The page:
The United Wa State Army (UWSA) in control of the Wa Special Region in Myanmar (Burma), bordering China’s Yunnan province, has allowed at least 50 churches to reopen .
Local church leaders issued a plea for prayer when the China-backed, communist influenced separatist group closed more than 100 churches in northern Shan State in 2018, demolishing some and banning the construction of new church buildings. At least 200 Christian leaders and workers were “investigated” and detained. All have since been released.
The UWSA order to close the churches included a Chinese term jidujiao which refers to Protestant and evangelical Christians, indicating the clampdown was aimed at specific denominations.
A Bible school was also shut down and 41 of its students arrested and forced into hard labour as military porters.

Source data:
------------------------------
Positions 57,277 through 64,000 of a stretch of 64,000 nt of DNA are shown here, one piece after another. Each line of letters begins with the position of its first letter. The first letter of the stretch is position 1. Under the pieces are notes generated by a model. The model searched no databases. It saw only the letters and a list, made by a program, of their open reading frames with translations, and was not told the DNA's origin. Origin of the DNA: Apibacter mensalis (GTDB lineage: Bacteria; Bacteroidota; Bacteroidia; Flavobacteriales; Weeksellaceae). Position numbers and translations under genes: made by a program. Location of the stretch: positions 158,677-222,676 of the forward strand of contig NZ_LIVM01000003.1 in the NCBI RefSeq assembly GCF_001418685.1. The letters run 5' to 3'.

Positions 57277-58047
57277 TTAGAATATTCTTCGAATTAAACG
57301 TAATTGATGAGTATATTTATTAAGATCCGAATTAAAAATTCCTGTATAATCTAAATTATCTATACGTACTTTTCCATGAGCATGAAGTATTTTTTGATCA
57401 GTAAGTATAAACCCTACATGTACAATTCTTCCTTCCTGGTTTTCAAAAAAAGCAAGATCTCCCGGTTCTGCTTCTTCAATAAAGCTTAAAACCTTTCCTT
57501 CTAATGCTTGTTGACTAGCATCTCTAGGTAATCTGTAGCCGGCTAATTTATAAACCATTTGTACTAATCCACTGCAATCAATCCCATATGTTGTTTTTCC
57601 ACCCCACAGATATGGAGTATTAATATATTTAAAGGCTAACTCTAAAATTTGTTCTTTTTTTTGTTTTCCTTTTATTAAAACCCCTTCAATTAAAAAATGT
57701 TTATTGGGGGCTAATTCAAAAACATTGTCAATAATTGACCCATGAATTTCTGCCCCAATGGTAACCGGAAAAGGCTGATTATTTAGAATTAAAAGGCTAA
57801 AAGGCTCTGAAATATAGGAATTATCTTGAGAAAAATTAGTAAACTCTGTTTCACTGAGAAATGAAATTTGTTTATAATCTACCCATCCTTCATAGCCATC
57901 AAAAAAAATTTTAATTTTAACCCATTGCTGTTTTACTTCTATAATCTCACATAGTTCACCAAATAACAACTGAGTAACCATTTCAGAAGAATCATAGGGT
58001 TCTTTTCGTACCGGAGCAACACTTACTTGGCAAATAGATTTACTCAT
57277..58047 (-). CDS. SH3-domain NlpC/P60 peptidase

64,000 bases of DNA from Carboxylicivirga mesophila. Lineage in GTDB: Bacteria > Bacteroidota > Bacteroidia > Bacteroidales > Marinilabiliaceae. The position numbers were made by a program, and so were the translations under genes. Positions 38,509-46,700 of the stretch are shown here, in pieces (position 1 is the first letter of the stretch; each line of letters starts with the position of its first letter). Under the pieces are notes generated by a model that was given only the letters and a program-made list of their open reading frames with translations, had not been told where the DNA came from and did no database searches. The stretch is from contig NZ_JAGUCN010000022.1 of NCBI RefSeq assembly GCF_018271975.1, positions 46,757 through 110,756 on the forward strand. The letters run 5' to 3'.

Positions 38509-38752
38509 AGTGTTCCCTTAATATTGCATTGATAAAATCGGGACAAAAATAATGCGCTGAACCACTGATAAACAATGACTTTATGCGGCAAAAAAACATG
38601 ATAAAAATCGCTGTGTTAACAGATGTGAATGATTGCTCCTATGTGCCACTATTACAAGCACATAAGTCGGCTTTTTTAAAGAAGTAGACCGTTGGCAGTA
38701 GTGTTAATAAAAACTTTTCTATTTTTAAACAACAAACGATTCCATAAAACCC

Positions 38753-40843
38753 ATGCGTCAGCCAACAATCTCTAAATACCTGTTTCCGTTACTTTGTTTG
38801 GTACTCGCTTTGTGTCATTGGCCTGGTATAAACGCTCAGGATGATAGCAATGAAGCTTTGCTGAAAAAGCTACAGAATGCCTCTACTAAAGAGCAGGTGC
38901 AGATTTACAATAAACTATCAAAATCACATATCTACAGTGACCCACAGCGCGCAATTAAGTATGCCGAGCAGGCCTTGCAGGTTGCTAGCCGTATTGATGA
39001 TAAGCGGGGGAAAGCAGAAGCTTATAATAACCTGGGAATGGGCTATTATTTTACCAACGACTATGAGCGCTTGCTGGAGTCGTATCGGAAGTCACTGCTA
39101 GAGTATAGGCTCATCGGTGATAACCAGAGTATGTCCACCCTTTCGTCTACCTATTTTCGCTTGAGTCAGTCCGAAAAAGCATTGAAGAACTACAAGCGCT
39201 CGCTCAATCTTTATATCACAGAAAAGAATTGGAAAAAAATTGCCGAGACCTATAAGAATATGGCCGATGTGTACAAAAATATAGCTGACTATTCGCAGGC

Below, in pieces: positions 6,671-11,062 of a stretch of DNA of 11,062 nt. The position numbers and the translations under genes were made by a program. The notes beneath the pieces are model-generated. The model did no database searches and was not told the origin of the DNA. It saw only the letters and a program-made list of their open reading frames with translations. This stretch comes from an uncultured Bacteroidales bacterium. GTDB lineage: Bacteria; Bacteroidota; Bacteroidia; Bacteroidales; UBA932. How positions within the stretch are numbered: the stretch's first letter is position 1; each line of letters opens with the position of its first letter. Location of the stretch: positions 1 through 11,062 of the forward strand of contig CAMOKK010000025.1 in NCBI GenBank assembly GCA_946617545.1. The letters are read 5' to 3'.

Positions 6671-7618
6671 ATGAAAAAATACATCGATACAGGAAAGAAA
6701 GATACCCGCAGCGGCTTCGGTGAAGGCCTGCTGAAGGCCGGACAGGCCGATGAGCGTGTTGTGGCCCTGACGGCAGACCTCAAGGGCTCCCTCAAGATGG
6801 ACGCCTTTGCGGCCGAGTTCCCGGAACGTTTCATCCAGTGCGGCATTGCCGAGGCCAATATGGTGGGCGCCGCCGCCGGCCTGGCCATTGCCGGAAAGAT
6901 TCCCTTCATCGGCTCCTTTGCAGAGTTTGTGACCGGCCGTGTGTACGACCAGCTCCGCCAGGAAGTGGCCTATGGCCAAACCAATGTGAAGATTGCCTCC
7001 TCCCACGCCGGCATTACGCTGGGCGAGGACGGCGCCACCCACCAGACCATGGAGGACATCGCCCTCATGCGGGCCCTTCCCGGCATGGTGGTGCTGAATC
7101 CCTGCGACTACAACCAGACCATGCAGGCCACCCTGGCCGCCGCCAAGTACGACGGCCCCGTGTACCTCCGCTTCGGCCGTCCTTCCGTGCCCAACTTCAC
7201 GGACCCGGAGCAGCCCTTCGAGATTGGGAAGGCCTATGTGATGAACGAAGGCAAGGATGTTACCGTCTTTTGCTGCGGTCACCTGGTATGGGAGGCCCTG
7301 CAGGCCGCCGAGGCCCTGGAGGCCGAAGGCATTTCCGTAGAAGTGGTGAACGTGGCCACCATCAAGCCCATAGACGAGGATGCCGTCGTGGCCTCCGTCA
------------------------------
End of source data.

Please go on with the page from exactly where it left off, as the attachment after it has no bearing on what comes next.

Local church leaders welcomed the reopenings and reported that most church buildings in the towns of Panghsang, Hopang, Kho Pang and Namphan are now open for worship, leaving only one church and a school building still closed.
Based in northern Shan State, the UWSA is the largest ethnic armed force in Myanmar, with an estimated 40,000 personnel. The Myanmar Army has no presence in the self-declared Wa Special Region, which is home to several ethnic groups including Wa, Kachin, Ta’ang, Lahu, Lisu, Kokang, Shan, Chinese and Burman. Christians form the largest religious group in the region, estimated to be 30% of the population. Other smaller groups include Buddhists, Muslims and followers of tribal religions.
Ethnic Wa Christians were first led to Christ by American missionaries in the early twentieth century. The written form of the Wa language uses the Latin alphabet, rather than Chinese character symbols, because it was first codified by Western missionaries compiling hymn books and other Christian literature. Chinese characters were introduced into the Wa language in the 1950s, but Wa people in Shan State continue to use the original alphabet form.